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National Women's Health Week May 10 - 16
PATIENT QUESTION: Is there anything that can be done for menopausal symptoms that doesn’t include taking hormones? I’ve had breast cancer in the past so am unable to take hormones, but I wake up nearly every night because of night sweats and have occasional hot flashes during the day.
ANSWER: There are options for managing night sweats and hot flashes that do not involve taking hormones. Many women find that making some lifestyle changes can make a big difference. In addition, several prescription medications that do not contain hormones are available to treat hot flashes.
As you mention, doctors often advise women who have had breast cancer not to take hormone therapy for menopause symptoms. But that does not mean you have to simply suffer through those symptoms.
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A good first step is to take a look at adjustments you can make in your day-to-day routines. For example, staying cool and lowering your stress can reduce the likelihood of hot flashes and night sweats. Some tips that may help include the following:
Try to avoid hot, spicy foods, warm beverages, caffeine and alcohol, as these are common hot flash triggers. When choosing clothing in the morning, dress in layers, so you can remove a layer if you get too warm. Pick light, breathable fabrics.
To minimize night sweats, make your bedroom cool and comfortable. Lower the temperature in your room and use layers of bedding you can remove easily during the night. Keep a small fan near your bedside, along with a glass of cold water. Some women put a frozen cold pack under their pillow, too.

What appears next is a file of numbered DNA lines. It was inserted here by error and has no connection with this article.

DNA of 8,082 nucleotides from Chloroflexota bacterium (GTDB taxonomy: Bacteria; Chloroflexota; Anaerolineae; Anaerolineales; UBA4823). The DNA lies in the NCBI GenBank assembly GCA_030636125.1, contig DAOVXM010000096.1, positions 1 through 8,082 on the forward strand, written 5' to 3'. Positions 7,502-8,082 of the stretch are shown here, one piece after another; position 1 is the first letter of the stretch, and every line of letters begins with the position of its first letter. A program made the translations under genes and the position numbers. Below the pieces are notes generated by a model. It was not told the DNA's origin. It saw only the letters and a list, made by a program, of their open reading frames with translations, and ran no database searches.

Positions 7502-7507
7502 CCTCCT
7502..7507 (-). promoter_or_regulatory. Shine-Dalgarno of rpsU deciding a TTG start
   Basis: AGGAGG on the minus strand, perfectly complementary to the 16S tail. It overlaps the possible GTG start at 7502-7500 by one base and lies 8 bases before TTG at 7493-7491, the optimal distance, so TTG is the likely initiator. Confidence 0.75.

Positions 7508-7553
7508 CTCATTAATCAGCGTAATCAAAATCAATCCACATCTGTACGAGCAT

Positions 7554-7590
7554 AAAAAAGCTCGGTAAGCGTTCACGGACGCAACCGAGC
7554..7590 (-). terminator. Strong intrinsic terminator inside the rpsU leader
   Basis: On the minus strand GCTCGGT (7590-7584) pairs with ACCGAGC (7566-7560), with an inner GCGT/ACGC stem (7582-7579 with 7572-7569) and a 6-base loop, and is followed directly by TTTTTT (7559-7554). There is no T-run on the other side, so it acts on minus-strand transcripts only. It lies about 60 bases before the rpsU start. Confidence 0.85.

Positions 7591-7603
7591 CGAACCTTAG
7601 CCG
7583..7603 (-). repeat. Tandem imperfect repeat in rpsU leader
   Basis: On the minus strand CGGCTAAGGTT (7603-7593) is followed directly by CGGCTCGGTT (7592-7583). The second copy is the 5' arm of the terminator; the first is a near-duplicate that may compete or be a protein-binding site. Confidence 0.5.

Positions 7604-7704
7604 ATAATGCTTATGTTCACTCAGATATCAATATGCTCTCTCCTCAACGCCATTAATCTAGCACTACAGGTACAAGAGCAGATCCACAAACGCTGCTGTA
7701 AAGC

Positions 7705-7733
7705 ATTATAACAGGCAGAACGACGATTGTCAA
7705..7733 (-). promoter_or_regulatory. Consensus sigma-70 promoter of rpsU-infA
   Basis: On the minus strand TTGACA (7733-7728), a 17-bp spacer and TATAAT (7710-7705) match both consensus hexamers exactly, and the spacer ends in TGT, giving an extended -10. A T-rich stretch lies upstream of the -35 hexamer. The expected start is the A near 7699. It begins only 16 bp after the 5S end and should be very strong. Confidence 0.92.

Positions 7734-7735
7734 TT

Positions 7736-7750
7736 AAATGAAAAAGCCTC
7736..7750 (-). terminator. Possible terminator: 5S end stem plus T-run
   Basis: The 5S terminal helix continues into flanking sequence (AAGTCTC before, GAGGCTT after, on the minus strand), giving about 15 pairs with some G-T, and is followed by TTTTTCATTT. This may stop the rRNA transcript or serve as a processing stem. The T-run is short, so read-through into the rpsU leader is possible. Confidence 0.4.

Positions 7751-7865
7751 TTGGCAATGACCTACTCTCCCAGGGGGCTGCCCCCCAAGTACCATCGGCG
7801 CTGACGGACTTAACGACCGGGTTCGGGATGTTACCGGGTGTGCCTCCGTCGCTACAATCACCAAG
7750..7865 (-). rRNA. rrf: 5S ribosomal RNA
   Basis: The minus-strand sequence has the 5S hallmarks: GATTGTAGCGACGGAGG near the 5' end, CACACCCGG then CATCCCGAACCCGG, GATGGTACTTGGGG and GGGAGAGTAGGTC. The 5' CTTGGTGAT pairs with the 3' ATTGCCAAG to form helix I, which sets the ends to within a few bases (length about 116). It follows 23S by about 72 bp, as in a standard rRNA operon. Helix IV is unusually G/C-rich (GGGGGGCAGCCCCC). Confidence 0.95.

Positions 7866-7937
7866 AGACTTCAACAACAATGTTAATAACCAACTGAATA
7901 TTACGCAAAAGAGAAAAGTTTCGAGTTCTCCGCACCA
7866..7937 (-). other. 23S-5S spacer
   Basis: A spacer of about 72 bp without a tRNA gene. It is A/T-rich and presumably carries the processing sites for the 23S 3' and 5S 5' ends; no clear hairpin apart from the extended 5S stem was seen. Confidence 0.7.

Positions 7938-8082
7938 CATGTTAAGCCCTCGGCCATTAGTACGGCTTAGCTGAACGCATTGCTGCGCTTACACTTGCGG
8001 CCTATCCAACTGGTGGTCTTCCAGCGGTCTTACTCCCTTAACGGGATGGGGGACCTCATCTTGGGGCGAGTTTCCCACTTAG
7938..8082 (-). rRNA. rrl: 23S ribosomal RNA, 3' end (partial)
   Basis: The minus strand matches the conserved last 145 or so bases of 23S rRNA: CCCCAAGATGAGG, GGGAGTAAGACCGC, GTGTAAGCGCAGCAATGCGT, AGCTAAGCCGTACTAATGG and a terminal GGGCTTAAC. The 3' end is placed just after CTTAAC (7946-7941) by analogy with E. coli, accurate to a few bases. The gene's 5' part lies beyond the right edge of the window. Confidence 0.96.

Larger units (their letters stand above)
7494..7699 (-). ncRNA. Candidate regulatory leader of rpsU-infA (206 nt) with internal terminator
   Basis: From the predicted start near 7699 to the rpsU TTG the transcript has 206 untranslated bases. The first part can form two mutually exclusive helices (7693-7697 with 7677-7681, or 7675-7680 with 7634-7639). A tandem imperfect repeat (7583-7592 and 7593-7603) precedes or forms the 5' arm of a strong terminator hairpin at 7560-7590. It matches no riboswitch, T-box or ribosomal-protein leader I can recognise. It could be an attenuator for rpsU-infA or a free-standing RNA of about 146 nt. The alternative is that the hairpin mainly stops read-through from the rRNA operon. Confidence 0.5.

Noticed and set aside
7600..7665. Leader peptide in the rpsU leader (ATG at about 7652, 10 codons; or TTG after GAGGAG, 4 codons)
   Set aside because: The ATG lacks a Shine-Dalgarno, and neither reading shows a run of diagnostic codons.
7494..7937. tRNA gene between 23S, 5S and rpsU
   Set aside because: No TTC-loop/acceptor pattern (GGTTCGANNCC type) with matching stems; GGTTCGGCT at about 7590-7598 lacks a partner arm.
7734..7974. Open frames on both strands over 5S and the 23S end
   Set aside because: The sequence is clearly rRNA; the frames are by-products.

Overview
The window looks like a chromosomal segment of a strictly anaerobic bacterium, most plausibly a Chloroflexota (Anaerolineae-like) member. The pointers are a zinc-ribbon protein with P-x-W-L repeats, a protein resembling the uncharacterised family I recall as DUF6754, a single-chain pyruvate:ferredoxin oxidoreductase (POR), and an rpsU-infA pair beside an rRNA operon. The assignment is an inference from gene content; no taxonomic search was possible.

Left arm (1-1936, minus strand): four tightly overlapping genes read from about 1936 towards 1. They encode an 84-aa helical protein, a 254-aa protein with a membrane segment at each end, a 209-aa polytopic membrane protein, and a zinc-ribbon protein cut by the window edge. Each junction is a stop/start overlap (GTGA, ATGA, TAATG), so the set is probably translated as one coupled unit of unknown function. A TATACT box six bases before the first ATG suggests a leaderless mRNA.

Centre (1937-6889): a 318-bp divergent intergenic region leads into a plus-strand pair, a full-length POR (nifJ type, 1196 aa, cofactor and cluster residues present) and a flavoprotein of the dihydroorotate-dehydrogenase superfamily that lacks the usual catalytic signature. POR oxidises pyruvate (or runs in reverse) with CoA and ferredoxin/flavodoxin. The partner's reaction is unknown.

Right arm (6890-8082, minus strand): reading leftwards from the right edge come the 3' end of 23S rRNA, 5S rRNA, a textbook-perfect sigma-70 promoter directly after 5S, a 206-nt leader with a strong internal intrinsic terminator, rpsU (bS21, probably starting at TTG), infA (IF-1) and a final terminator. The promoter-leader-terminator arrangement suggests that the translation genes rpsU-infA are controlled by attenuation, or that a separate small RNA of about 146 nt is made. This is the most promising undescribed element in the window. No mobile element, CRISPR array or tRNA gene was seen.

To lower your stress and to help you sleep better, exercise regularly. Other stress reduction techniques such as meditation, yoga, qigong, tai chi, acupuncture and massage can also be useful. When used during hot flashes, a form of deep breathing called paced respirations may also reduce your symptoms.
Making choices to improve your health can make a difference, too. For example, along with other serious health problems, smoking raises your risk for hot flashes. If you smoke, talk to your health care provider about programs and resources in your area that can help you stop smoking. Your weight can also have an impact. Women who are overweight tend to have more hot flashes, so try to get to and stay at a healthy weight.
If lifestyle changes are not enough to give you relief from hot flashes, you may want to consider taking a prescription medication that does not contain hormones. A number of options are available. For your situation, a drug called gabapentin may be a good choice. Gabapentin can also cause drowsiness, so it is often recommended for women who have bothersome night sweats.
Other medications that can be effective include certain drugs that are approved to treat depression, but also reduce hot flashes in women without depression. Venlafaxine, escitalopram and paroxetine are examples of these medications. But be aware that you should not take paroxetine if you take tamoxifen for breast cancer.
Some people tout nonprescription medications as being useful for reducing hot flashes. Be careful with these. In many cases, their effectiveness has not been confirmed. Some of them are associated with an increased risk of other health problems. The herbal supplement black cohosh, for instance, is sometimes cited as being useful for minimizing hot flashes. But it has not been shown to be effective, and it may cause liver damage.
If you are interested in taking medication for your hot flashes, talk to your doctor about which one is right for you. It may also be useful to talk with a physician who specializes in women’s health issues. At Mayo Clinic, specialists in the Women’s Health Clinic are available for this purpose. Many other health care organizations offer this type of service, as well. — Stephanie Faubion, M.D., Women’s Health Clinic, Mayo Clinic, Rochester, Minn.
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